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STD Testing For Men – What STD Tests Do Men Need?

STD Testing For Men – What STD Tests Do Men Need?

Unless you are in a monogamous relationship, getting frequent STD tests will keep you and your partners safe from passing diseases to each other.  Wet sex, the kind where you are sharing fluids including saliva, ejaculate and female ejaculate, along with lots of organic, natural lube such as avocado, coconut or grapeseed oil is primally satisfying.  So if you want to have wet sex, it’s best to be “fluid bonded.”

When sexual partners are “fluid bonded,” they have all agreed to be monogamous to each other and have had a battery of tests to ensure that they do not have STD’s. You can be a “fluid bonded” couple, or you can have a “fluid bonded” group if you are in a polyamorous relationship. This keeps you all safe from getting STDs such as syphilis, gonorrhea, chlamydia, HSV (herpes – both oral which is type 1 and genital or type 2), HPV (genital warts) in addition to HIV, trichomoniasis and even scabies and other parasites.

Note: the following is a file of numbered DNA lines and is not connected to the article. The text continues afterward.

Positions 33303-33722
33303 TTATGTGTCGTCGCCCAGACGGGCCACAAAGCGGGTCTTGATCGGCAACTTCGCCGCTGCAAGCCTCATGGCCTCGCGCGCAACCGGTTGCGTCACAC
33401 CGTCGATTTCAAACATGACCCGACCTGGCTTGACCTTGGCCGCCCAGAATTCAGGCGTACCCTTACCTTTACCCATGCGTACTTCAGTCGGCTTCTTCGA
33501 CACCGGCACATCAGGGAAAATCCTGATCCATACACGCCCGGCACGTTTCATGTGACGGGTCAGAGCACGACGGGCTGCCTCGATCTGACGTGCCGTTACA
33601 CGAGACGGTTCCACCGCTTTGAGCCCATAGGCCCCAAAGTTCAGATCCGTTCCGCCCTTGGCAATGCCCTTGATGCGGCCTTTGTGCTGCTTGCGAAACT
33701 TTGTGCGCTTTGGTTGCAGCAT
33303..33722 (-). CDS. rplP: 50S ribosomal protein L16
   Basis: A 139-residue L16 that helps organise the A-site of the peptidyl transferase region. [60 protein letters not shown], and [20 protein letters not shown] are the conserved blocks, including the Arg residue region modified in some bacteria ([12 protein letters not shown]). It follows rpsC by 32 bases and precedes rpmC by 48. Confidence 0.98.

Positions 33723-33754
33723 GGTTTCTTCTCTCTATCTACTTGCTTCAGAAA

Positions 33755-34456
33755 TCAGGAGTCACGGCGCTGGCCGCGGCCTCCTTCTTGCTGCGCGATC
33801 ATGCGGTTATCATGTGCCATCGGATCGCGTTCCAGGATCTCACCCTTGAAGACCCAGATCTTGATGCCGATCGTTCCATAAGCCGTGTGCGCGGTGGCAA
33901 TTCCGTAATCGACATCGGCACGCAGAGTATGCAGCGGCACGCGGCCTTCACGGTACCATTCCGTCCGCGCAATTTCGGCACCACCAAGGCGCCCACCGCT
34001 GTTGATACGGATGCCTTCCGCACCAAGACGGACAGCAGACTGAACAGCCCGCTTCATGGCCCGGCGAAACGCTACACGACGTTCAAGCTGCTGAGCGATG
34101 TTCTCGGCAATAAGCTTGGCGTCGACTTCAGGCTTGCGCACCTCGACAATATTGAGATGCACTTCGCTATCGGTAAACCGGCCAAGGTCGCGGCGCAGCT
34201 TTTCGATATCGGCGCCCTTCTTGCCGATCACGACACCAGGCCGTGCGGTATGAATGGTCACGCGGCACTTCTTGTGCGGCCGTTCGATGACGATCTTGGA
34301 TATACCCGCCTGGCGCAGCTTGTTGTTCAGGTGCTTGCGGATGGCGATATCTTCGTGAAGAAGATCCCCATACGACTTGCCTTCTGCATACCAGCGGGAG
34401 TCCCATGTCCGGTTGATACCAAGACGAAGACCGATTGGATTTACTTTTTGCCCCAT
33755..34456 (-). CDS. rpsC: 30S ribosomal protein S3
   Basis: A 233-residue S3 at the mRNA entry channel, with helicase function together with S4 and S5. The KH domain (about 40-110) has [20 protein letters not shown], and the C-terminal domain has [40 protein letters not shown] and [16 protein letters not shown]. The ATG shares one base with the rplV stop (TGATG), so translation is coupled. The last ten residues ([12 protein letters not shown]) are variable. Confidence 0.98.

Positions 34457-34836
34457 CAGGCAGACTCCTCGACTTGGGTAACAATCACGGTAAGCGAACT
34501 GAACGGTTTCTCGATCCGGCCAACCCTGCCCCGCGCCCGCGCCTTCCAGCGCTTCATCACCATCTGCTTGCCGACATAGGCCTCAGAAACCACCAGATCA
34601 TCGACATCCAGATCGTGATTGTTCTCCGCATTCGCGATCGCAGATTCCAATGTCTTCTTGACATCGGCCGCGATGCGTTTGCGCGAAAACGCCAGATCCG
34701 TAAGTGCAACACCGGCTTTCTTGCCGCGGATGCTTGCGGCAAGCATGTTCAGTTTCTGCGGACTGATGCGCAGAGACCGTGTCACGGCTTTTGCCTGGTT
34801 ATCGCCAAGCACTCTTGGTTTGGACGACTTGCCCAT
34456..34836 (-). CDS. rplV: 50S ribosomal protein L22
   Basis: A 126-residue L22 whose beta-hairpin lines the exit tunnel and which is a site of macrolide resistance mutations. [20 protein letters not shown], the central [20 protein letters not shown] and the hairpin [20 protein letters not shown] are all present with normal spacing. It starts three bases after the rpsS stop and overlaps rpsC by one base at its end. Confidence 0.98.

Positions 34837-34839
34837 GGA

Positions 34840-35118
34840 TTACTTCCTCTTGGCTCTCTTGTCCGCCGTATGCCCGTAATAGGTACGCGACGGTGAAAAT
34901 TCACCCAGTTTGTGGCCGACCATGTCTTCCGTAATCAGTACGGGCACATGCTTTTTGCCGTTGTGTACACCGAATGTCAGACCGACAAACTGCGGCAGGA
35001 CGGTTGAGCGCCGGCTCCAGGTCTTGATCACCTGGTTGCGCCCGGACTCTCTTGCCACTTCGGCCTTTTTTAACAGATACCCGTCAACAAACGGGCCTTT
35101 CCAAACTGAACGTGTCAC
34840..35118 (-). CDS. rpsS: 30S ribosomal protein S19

Of course, the bottom line is trust and integrity. A person could conceivably get their full battery of STD tests and have unprotected sex the next day and catch something they then pass on to you. So it’s important to make love to high-quality people whose word you trust.

The incubation periods for many STD’s can be a number of weeks, so I recommend that you use condoms or abstain from oral sex and intercourse for a minimum of 6 weeks before getting your tests and sharing results with anyone you want to be fluid bonded with.  It’s even safer if you wait 90 days and then get tested if you’re going to fluid bond with a lover.

What STD Tests Do Men Need?

Here are the tests to get:

  • HIV (blood test often with immediate results)
  • Syphilis, Gonorrhea and Chlamydia (urine test)
  • Herpes: HSV 1 & 2 (blood test)
  • I also recommend that you get a Hepatitis vaccination. There are three kinds of Hepatitis: A, B & C. You can’t be tested for A. You can be vaccinated for B. You can be tested for B&C.

Bottom line: if you’re going to have wet sex with a new partner, abstain from putting your mouths on each others’ genitals and do not have genital to genital contact until you both get the above tests and exchange current paperwork. And READ the paperwork.

Learn how to get each other off with kissing and your hands. It’s hot. You’ll generate pent up desire which will make the time you are erotically connected even more pleasurable.

Even with kissing you are susceptible to getting oral herpes. And some people have genital herpes in their mouths and nasal cavities. That’s why it’s important to do a visual check AND make love to people with integrity.